The differ greatly, the nature of the

The consequencesof childhood malnutrition throughout the globe are widespread and devastating.The burden and costs that it places both on individuals and on society areenormous, making it imperative that actions be taken to reduce the high numbersof malnourished children. 167 million children under five years old wereunderweight in developing countries in 1995, with South Asia having the highestprevalence at 50 percent of the developing-country total (Gabriele &Schettino, 2008).

Child stunting (low length-for-age) and wasting (lowweight-for-height), as well as overnutrition, are all public health problemsfaced by developing countries. These factors vary greatly among rural and urbanareas as a direct result of a multitude of complex factors related tosocioeconomic status (Gabriele & Schettino, 2008). Moreover, rapidurbanization has created a larger heterogeneity of poverty and malnutrition(Ortiz et al., 2013). The need for effective interventions and policies adaptedto rural and urban areas has thus increased drastically, necessitating a deeperunderstanding of the factors affecting the distribution of childhoodmalnutrition in rural and urban areas.Little evidence ofthe factors that play into the urban-rural difference can be found, and much islacking on the association these factors have with malnutrition.

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An analysisand comparison of the key determinants of malnutrition among children of urbanand rural areas in Ecuador will thus be undertaken in order to determineappropriate strategies to address this issue.A study by Smithet al. (2005) found that child nutritional status was significantly better inurban areas. The authors believe that urban malnutrition is lower due tofavorable socioeconomic conditions leading to better-caring practices forchildren.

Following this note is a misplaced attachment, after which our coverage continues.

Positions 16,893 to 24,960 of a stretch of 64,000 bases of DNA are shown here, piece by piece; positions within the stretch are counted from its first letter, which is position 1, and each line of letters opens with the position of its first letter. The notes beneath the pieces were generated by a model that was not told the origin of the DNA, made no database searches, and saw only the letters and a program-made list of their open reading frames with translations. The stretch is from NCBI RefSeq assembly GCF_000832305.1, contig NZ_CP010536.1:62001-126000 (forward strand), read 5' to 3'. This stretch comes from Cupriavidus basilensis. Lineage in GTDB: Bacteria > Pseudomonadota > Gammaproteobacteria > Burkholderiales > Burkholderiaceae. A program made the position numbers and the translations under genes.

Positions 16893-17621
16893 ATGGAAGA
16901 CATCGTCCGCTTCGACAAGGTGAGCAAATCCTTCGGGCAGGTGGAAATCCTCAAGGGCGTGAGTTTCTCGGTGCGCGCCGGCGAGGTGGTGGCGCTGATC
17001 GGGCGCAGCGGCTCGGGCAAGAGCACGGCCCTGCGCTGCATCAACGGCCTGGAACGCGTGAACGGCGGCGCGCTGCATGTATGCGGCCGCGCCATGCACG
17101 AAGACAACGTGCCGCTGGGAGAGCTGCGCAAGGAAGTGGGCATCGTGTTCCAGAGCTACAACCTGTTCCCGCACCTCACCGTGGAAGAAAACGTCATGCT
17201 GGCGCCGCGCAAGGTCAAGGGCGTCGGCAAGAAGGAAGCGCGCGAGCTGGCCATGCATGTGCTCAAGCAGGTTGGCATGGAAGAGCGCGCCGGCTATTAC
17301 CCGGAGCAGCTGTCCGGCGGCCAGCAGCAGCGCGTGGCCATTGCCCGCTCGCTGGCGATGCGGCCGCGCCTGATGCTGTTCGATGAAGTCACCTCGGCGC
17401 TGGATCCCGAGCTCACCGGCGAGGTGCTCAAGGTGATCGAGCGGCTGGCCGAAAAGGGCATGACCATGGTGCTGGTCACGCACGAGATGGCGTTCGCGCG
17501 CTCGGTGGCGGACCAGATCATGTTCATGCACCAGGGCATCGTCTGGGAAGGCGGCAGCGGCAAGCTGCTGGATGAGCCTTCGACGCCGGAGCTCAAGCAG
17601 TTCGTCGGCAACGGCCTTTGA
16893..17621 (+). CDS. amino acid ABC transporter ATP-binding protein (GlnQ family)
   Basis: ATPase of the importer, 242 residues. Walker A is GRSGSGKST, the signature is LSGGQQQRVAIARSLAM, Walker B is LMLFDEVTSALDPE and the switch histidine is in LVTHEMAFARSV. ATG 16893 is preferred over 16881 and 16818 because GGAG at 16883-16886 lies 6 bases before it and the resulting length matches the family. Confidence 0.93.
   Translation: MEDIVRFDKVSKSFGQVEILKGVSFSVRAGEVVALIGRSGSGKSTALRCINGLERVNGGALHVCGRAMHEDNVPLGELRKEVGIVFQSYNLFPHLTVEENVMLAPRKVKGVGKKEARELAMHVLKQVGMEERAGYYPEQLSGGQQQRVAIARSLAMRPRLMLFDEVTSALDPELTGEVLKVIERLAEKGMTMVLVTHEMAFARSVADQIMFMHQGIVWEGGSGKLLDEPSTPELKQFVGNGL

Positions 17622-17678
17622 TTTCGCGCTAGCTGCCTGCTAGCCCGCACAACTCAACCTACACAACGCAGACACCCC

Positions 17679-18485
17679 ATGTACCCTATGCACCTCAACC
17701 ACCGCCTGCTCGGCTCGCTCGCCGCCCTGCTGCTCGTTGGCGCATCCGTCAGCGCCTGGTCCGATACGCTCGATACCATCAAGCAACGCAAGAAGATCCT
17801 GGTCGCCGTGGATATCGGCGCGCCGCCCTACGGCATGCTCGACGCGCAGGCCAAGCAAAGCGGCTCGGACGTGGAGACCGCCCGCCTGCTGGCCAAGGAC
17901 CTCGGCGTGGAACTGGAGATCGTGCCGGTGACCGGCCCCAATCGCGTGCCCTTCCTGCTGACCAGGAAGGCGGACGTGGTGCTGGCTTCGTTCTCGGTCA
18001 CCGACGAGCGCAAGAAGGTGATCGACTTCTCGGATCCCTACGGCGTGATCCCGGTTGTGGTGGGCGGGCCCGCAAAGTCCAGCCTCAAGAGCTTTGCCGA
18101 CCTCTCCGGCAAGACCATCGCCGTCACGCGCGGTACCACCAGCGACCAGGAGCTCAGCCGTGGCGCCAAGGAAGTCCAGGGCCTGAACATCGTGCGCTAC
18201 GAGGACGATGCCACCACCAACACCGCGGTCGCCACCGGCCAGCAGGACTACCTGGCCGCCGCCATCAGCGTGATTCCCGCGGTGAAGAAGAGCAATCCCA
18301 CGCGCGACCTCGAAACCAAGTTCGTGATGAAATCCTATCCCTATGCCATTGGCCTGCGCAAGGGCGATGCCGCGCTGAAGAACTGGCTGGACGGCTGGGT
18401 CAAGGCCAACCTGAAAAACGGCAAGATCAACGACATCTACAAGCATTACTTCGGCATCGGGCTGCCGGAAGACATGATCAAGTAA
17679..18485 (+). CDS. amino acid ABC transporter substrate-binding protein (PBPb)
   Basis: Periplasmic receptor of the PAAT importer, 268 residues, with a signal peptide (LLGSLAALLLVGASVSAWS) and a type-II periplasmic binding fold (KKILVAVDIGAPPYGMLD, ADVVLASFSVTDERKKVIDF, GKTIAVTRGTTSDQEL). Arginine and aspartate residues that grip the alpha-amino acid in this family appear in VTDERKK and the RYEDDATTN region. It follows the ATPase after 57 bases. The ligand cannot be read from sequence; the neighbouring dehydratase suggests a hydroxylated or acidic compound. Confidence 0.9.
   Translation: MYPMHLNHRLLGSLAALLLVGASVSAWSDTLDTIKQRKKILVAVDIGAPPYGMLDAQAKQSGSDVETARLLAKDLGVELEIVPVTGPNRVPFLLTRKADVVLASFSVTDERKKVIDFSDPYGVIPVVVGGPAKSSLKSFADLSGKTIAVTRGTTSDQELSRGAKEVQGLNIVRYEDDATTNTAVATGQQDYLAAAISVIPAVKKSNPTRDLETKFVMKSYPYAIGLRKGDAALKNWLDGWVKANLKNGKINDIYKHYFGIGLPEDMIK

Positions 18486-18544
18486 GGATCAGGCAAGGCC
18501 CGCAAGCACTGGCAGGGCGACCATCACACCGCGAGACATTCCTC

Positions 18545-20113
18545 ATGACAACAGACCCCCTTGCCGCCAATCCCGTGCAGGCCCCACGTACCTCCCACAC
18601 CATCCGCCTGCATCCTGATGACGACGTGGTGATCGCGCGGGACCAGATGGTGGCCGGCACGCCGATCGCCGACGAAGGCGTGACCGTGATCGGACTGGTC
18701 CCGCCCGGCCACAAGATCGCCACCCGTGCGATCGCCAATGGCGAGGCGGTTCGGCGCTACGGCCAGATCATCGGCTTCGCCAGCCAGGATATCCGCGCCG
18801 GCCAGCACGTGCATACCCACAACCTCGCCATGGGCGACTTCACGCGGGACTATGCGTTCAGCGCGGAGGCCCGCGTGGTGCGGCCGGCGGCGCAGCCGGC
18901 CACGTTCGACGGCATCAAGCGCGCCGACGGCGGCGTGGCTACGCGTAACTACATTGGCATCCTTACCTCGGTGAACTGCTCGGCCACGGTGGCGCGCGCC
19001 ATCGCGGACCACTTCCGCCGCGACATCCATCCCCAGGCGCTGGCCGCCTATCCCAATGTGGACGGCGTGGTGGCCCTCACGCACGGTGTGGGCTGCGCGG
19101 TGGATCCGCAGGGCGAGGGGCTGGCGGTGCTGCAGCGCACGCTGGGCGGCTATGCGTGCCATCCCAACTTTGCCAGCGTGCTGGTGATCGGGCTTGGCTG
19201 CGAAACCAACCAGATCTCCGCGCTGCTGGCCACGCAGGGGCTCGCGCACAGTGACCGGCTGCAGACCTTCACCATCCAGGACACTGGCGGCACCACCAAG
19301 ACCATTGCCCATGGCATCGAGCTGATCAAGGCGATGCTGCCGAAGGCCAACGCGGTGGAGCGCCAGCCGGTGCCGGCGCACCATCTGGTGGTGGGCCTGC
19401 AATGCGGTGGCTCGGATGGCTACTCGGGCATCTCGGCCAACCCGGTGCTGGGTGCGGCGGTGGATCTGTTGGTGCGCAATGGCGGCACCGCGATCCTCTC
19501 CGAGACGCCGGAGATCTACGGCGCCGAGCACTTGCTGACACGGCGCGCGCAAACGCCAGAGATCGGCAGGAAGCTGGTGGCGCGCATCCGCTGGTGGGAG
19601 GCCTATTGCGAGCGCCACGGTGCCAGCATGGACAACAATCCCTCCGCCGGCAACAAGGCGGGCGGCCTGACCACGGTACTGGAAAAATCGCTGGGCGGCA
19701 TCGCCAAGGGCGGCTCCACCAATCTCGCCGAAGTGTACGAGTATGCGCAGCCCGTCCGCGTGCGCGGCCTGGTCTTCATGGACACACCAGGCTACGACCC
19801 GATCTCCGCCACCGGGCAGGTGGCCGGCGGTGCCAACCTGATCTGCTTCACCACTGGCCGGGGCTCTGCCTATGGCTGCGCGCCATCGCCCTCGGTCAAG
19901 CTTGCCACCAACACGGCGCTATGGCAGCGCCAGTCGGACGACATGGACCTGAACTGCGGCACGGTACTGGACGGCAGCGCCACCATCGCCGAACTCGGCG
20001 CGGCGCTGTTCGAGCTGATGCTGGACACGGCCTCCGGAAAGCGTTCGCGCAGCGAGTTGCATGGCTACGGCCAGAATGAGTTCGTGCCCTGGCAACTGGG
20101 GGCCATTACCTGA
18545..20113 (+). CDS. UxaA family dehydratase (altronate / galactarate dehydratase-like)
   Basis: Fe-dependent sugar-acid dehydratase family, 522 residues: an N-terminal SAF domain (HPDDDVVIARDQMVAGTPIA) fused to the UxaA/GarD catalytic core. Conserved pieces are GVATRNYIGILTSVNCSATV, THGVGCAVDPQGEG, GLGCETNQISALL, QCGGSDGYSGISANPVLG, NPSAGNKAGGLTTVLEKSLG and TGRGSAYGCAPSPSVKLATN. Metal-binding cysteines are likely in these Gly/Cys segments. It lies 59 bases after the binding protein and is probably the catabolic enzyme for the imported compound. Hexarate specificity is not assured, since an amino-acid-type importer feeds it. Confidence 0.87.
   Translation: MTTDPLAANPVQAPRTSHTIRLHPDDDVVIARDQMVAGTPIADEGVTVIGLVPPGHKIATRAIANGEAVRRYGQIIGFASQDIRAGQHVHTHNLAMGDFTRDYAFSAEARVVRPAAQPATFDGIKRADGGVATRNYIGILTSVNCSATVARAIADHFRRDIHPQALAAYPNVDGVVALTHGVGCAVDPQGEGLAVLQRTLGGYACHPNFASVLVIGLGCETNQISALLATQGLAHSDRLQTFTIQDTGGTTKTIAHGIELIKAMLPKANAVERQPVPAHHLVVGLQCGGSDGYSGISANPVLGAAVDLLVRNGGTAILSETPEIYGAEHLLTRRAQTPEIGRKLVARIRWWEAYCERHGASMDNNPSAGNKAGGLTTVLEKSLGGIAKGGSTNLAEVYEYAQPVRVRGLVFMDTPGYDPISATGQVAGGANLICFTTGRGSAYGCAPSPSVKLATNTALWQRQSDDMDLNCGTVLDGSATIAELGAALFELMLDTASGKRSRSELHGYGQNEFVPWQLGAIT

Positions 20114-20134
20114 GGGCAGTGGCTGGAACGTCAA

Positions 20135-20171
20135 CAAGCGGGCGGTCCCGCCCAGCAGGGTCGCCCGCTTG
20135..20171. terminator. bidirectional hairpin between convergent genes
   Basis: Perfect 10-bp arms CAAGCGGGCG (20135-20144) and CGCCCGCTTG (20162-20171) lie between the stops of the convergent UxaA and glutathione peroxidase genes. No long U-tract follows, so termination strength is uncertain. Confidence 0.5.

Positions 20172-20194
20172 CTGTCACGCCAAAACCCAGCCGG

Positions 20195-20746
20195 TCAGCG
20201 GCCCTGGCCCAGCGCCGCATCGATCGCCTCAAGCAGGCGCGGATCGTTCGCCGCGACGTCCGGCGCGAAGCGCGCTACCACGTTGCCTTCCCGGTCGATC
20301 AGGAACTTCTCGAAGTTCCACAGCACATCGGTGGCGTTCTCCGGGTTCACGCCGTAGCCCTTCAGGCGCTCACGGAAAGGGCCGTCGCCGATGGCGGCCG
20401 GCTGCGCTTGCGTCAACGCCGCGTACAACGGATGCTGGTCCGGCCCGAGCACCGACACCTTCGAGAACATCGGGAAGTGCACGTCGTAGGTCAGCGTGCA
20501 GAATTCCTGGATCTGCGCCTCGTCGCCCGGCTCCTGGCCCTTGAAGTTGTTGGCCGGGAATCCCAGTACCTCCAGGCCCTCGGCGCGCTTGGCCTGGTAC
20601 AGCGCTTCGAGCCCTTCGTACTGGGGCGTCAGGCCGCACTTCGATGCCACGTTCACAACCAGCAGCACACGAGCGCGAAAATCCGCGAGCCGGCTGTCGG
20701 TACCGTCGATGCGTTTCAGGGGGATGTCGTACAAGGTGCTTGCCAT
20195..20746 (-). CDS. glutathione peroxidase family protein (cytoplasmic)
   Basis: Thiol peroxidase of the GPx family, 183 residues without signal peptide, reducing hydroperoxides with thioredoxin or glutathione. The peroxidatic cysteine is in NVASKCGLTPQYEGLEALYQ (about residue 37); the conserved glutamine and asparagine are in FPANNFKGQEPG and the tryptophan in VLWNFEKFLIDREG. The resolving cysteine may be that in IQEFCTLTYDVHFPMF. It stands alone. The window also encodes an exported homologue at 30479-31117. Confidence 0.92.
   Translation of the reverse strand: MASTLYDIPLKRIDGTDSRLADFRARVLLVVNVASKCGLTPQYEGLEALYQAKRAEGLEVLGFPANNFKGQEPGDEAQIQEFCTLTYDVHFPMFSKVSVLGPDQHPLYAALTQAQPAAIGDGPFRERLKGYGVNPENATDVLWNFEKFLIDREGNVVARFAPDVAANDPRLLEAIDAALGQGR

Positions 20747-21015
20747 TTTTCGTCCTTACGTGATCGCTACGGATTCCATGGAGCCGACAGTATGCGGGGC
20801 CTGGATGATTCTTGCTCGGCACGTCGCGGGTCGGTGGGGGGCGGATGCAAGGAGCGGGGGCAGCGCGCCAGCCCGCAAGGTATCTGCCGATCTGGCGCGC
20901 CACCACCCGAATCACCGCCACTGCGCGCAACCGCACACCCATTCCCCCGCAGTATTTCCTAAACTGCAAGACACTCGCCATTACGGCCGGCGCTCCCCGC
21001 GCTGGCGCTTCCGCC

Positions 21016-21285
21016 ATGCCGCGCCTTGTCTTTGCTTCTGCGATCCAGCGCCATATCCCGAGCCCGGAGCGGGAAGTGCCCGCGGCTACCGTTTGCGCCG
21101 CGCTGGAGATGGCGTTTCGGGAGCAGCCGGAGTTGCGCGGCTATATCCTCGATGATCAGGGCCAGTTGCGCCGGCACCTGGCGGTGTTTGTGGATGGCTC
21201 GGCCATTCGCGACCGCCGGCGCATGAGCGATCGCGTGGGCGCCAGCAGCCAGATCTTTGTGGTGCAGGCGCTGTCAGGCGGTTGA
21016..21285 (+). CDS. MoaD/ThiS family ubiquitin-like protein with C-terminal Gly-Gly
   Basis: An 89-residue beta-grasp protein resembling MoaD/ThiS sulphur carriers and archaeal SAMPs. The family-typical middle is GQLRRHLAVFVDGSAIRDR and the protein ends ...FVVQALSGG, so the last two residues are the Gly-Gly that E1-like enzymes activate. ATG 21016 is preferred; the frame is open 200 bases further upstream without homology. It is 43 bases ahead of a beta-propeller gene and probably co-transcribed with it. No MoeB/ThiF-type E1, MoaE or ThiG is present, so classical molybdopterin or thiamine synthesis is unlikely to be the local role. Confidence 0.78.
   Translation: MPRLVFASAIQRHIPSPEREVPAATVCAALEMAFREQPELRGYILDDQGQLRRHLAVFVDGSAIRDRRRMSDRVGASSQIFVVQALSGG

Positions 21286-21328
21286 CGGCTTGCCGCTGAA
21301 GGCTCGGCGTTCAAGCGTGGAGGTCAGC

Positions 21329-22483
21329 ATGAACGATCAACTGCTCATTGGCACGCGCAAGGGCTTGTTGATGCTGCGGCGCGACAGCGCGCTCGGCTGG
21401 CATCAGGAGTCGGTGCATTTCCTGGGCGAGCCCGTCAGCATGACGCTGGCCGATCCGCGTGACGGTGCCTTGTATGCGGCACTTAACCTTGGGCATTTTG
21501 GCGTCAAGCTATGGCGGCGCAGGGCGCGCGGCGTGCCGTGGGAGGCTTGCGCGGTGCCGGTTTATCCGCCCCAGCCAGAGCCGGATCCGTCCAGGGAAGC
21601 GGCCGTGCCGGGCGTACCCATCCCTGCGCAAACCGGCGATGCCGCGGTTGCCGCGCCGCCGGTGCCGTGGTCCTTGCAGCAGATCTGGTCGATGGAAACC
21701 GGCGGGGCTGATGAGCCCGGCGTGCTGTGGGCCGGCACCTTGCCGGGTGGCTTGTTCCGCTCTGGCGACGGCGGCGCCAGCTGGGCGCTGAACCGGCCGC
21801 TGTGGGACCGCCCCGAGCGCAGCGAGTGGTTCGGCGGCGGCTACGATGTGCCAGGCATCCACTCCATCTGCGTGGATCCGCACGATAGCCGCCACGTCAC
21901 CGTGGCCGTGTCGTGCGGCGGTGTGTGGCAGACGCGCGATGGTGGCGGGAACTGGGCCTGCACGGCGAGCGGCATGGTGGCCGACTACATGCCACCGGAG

But while food insecurity and malnutrition differ greatly, the natureof the determinants and the magnitudes of their effects were found to be nearlythe same among rural and urban regions (Garrett & Ruel, 1999).Specifically, income, food prices, maternal education, and demographics, suchas household size, affected malnutrition in both rural and urban areas (Garrett& Ruel, 1999).Research completedin different areas of Kenya determined that geographic variability betweenurban and rural centers was evident, with underweight children “tending tocluster in rural areas” (Pawloski et al.

, 2012). Herrador et al. (2014)noted that stunting was significantly higher in rural areas of Ethiopia, due tothe number of children living in the house, years of schooling of the caretaker,consumption of food from animal sources, and literacy of head of household.Similarly, the urban-rural gap could be traced back to parental education andbetter household economic status of urban children in Malawi, and poorhousehold wealth, family size, and sub-optimal feeding practices after birth inEastern Uganda (Engebretsen et al.; 2008, Mussa, 2014).